Business & Money
- of which is being contributed to TEP as equity and the other half used to acquire the public equity, the Partnership acquiring the entity is not expected to itself be leveraged. While this would increase the equity returns, there is a perception risk that would have a negative impact on the regulatory oversight/approval process, which will include both FERC and the ACC. Given KKR's commitment to the utility sector, they would have a lot to lose by hiding leverage on the structure.
- There are several sources of upside that KKR will rely on: (i) additional leverage on the structure; (ii) the realization of cost savings initiatives from the Citizens deal; (iii) savings from the elimination of public company costs; (iv) synergistic add-on acquisitions; and (v) a very good load growth region in Arizona.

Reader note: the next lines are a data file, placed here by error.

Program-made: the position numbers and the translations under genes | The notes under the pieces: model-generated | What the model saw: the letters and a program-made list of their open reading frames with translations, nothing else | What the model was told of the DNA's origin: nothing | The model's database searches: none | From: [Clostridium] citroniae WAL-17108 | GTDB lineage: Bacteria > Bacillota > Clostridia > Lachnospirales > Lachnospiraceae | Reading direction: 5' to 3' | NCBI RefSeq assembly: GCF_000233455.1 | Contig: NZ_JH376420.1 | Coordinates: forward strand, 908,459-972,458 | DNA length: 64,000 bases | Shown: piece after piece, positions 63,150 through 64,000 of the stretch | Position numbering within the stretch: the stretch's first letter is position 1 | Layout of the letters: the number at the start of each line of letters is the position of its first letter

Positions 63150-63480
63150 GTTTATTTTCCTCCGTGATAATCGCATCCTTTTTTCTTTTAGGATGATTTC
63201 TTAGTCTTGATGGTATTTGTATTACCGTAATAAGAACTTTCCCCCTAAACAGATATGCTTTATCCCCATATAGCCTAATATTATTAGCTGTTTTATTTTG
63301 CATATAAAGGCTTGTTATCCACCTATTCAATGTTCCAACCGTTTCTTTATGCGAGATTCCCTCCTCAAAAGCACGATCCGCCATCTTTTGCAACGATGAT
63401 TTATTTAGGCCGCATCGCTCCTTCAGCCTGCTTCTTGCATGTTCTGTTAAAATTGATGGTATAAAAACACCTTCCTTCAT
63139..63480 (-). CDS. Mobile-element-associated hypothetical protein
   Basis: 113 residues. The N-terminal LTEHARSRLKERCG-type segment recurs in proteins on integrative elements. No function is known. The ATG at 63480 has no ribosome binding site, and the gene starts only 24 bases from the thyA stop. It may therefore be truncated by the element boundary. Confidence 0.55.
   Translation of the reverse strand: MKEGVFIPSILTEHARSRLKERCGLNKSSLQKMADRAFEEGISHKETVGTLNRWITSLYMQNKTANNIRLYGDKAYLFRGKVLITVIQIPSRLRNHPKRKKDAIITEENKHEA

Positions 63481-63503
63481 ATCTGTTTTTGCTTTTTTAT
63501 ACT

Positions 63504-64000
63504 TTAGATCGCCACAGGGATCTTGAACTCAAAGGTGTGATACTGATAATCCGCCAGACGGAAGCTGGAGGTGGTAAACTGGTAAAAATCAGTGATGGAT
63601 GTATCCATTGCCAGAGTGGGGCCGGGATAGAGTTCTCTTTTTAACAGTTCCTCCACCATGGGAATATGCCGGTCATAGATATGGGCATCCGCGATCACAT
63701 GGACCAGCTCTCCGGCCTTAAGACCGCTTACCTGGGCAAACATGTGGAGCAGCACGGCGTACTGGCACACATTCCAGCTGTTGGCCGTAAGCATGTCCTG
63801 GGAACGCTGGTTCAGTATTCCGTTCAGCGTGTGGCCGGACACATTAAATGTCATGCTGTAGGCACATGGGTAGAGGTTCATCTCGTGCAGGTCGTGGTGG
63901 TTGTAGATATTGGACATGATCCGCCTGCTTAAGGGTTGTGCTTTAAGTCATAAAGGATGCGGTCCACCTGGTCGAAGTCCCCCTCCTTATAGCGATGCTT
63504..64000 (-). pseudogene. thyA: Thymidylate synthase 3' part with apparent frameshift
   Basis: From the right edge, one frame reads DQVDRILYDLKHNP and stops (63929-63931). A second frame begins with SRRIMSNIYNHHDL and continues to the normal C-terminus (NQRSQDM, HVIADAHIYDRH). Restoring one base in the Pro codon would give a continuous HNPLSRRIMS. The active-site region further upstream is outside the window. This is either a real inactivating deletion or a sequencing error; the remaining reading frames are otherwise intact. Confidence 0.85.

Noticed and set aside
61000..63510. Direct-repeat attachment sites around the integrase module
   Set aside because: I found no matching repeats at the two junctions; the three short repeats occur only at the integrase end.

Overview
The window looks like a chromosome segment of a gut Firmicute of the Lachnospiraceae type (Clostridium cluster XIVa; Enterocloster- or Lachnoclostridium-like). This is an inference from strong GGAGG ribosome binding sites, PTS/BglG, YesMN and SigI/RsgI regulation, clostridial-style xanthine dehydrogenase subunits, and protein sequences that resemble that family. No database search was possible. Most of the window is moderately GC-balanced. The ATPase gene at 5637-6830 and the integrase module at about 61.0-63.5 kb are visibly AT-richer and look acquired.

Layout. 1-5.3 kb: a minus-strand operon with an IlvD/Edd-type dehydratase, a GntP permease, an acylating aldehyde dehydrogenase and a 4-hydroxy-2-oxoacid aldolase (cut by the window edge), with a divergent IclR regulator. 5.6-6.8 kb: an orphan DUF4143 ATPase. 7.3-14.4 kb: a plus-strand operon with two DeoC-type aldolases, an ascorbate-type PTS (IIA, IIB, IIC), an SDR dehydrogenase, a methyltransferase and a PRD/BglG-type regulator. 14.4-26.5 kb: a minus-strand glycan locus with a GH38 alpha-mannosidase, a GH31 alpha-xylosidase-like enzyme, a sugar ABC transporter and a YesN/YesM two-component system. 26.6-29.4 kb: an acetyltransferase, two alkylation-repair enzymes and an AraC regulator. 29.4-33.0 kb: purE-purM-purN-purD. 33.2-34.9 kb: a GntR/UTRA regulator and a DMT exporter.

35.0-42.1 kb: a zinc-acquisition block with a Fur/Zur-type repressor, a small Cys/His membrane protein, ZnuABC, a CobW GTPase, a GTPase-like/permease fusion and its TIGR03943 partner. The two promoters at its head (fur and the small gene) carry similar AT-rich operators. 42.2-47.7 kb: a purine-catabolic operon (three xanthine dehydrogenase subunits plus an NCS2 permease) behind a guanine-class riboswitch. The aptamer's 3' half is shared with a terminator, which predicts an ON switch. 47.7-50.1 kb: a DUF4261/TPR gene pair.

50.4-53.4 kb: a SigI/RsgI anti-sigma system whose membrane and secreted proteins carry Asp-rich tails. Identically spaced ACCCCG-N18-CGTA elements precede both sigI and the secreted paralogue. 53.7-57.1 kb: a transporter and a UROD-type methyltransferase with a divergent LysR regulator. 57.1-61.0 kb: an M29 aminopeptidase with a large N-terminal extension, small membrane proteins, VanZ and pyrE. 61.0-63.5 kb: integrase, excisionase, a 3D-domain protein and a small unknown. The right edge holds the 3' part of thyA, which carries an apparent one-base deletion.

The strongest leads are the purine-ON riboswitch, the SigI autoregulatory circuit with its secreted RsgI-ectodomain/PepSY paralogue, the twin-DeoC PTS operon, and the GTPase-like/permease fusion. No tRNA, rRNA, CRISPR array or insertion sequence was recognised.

- The existing $2 billion of debt - The debt is expected to be rolled. There is not a change of control at the utilities. Therefore, the utility debt (which is currently where the debt resides) is not implicated. Only this transaction is putting debt at the holding company.
- Return analysis - The returns don't appear to be as poor as one might think. If the run rate EBITDA is really over $400, it appears that the cash on cash return to the equity, including the benefit of the holding company leverage, could be close to 20 percent without the benefit of any acquisition vehicle back leverage.
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